AFRICA: Overexploitation of sand degrades coasts and aquatic biodiversity
Sand must be recognized as a strategic resource. This is the main recommendation of a new report by the United Nations Environment Programme (UNEP), which also calls for the development of an international standard on how to extract sand from the marine environment. Not only is the resource not inexhaustible, but its overexploitation weakens marine ecosystems.
The United Nations Environment Programme (UNEP) is concerned about the extraction and misuse of sand from the marine environment. In its new report published on April 26, 2022, the UN agency reveals that 50 billion tons of sand are extracted from the marine environment each year. It is the most used resource after water. And at this rate, the report warns, the resource will be exhausted.
In addition to its depletion, the overexploitation of sand in marine and river environments has consequences on the environment. According to the report’s authors, sand extraction in ecosystems where it plays a crucial role, such as rivers and coastal or marine ecosystems, can lead to erosion, salinization of aquifers, loss of storm surge protection and impacts on biodiversity, posing a threat to livelihoods through, among other things, water supply, food production, fishing or the tourism industry.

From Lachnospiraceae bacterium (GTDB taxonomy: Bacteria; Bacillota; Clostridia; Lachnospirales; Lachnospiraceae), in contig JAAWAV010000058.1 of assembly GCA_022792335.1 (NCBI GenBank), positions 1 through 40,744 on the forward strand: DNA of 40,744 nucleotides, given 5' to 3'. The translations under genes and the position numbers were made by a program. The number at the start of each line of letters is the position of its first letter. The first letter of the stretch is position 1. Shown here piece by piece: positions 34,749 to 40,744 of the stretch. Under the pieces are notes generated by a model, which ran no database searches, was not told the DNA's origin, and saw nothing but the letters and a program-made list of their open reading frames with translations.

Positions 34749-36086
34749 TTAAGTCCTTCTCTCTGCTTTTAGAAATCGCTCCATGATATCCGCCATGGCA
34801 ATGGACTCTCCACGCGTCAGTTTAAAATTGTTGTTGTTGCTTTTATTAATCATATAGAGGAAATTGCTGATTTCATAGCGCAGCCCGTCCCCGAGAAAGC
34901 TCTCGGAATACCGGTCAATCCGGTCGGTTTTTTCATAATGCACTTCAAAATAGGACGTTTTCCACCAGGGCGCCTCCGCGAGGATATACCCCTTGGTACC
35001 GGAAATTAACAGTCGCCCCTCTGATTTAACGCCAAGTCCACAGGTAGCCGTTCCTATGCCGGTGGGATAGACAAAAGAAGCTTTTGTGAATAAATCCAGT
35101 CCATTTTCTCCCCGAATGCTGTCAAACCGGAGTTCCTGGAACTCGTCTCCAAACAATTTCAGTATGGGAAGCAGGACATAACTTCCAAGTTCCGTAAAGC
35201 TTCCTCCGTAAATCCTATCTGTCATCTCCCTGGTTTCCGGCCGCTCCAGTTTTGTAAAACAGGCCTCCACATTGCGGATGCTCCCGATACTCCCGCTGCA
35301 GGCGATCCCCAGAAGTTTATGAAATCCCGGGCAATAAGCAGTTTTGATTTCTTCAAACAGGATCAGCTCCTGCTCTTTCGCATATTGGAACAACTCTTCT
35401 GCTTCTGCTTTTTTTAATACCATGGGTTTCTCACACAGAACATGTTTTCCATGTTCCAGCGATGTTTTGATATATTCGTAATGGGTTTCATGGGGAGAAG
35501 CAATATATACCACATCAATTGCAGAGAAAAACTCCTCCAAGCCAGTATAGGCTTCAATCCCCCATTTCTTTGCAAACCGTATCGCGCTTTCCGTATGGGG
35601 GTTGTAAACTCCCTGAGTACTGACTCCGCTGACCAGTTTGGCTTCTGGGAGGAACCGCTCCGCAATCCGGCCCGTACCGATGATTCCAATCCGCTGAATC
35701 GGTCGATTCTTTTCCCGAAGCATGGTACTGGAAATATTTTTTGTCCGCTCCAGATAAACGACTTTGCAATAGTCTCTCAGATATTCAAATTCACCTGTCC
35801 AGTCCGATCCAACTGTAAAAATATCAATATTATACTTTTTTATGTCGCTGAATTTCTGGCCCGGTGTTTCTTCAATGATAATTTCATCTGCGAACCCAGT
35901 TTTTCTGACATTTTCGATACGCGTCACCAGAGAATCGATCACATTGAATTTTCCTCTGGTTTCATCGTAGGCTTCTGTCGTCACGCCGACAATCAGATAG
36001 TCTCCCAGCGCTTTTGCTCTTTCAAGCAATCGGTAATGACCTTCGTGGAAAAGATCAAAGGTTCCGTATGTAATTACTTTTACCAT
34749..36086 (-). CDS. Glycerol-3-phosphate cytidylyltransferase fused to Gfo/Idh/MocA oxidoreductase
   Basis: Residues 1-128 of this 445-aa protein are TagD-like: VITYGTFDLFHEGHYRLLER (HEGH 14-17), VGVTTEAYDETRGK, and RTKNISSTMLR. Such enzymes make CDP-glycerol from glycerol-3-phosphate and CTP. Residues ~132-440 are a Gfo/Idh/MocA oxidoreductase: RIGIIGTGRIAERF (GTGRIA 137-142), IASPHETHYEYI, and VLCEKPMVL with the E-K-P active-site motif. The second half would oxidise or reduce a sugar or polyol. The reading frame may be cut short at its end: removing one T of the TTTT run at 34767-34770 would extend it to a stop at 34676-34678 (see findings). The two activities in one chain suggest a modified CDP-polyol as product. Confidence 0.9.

Putting the sand industry in a circular economy
Sand is essential for economic development, as it is involved in the production of concrete and the construction of vital infrastructure such as housing, roads or hospitals. However, sand also plays a vital role in maintaining biodiversity by providing habitats and breeding grounds for diverse flora and fauna, including marine plants that act as carbon sinks or water filters.
For UNEP, it is time for sand to be extracted and used in a sustainable way. This includes developing an international standard on how to extract sand from the marine environment, banning sand extraction from beaches because of its importance to coastal resilience, and pricing sand, taking into account its social and environmental value.
The UNEP report also proposes a move towards a circular sand economy. This involves banning the landfilling of mineral waste and encouraging the reuse of sand in public procurement. Crushed rock or recycled construction and demolition materials, as well as “heavy mineral sand” from mine tailings, are among the viable alternatives to sand that should also be promoted, the report says.
Boris Ngounou | https://www.afrik21.africa/